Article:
This week man-devil Sir Philip Green was in the papers yet again, dragging Beyoncé down with him. Following the destruction of BHS the media have been quick to pick up on the latest moral balls-up from super villain and Felonious Gru lookalike Sir Phil.
An investigative piece from The Sun this week revealed that the workers manufacturing Beyoncé’s new athletic clothing line, Ivy Park, work up to 60 hours a week on just £4.30 per day.
The Sun claims that the garments are being produced in inhumane conditions at the MAS Holdings factory in Sri Lanka, although the brand has denied the claims of poor conditions and assured that Ivy Park has a rigorous ethical trading program.
Despite not being a Bey, or Bee, or whatever unsettlingly twee name the ravenous Twitter mob has given themselves, I don’t think Beyoncé is in the wrong here, and thus by proxy I suppose neither is Sir Philip unfortunately.
It’s completely understandable that when you hear of sweat shop workers getting paid pittance and working in grim conditions for exorbitantly long hours your immediate reaction would be the desire to protest with your purse and spend your money on clothes “truly ethical” in their manufacture. But that’s where you’d be wrong, it would be a terrible thing for you to do.
Anti-poverty campaigns can sometimes work as a blunt tool and end up hurting the people they mean to help in these situations. We have to remember that working in a sweatshop is often a considerably better economic option for those workers than the next best thing, namely subsistence farming in many cases, or other low paid factory jobs. It’s worth noting that while £4.30 a day wouldn’t get you far in the UK, the MAS Holdings workers making Beyoncé’s ugly sports bras are actually on double Sri Lanka’s minimum wage.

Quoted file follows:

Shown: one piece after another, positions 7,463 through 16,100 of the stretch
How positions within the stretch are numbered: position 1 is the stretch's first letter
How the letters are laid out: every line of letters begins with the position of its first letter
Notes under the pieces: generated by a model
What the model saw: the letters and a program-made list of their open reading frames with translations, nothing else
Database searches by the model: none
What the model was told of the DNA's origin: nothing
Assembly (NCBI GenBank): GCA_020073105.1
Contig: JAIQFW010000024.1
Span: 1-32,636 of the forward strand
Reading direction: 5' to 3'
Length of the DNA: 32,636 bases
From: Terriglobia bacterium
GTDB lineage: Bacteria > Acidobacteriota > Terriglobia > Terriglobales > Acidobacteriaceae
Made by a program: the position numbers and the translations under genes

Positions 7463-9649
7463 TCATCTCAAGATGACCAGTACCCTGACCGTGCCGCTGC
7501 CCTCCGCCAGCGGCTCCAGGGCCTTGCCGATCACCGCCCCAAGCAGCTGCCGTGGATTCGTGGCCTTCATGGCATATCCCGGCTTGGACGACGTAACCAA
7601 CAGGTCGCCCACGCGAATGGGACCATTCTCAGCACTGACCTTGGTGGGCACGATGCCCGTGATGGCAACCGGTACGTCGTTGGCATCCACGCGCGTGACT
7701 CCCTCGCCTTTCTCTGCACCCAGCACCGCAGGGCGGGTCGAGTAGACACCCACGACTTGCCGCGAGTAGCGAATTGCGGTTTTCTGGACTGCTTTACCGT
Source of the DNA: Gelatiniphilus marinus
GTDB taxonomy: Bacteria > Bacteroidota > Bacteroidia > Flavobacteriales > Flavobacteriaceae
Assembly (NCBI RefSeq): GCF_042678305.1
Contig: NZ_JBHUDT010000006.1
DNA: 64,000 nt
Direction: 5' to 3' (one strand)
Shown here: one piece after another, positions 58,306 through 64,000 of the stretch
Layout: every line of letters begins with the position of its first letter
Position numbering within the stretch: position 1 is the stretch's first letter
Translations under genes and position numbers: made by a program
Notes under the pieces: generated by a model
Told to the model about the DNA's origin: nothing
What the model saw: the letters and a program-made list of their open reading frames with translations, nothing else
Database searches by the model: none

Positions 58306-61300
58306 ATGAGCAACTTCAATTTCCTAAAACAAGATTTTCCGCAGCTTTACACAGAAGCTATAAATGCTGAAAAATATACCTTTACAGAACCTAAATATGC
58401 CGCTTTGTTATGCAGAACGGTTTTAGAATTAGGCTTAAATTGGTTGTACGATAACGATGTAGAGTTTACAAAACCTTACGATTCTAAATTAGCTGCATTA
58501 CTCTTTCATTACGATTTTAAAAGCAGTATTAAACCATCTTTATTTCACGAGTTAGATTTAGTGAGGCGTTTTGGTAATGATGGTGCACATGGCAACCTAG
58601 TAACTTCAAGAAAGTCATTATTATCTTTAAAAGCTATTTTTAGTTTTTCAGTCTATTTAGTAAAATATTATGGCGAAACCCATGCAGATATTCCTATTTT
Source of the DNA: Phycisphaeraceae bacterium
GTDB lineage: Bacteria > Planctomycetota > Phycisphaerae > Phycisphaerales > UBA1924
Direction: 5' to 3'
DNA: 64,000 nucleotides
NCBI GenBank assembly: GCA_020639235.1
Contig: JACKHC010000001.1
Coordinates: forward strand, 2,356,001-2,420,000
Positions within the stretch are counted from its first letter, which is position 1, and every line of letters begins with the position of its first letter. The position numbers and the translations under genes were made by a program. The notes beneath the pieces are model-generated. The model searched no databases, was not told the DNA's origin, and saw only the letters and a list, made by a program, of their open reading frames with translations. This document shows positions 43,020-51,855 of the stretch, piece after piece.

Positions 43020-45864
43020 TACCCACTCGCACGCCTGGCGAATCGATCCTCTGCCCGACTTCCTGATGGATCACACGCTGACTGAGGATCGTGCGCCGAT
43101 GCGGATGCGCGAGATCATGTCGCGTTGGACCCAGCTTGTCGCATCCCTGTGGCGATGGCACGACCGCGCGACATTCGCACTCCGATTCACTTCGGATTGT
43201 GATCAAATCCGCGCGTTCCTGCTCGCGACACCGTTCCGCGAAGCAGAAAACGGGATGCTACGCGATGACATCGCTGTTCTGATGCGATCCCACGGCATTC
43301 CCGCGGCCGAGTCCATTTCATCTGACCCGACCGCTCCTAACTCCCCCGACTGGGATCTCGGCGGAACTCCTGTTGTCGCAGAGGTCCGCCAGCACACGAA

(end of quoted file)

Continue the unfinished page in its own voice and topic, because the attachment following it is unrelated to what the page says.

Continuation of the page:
Sweat shops are not a good option, but they are the least bad option currently available to many people. Washing our hands of the situation and just closing the sweatshops would make their workers worse off, potentially much worse off. If we want to help people, we should give them new options, not take away existing ones.
One MAS worker also found Ivy Park’s message of female empowerment deeply disingenuous, a fair point when you’re making £100 leggings by day and staying in a boarding house with terrifying unisex showers by night. She said: “When they talk about women and empowerment this is just for the foreigners. They want the foreigners to think everything is okay.” And frankly it’s not, we need to give these women more options, but the answer isn’t taking the best one they currently have away to make ourselves feel better.
There is also research to suggest that while sweatshops are far from providing the “empowerment through sport” Beyoncé’s clothing line promises, sweatshop work does actually help improve women’s lives in other arenas; delaying marriage, delaying young childbirth and extending schooling, particularly amongst teenage girls.
If we really want to help workers in developing countries lift themselves out of poverty we should buy more of what they produce, not less, and not just Fairtrade either. The boycotting of sweatshop-produced items or the campaigning for closure of factories can in fact have devastating effects and push the poor further into poverty.
So for now at least you can wear your Beyoncé branded swimsuit to the park with peace of mind that you’re not actually making it any worse, for workers anyway.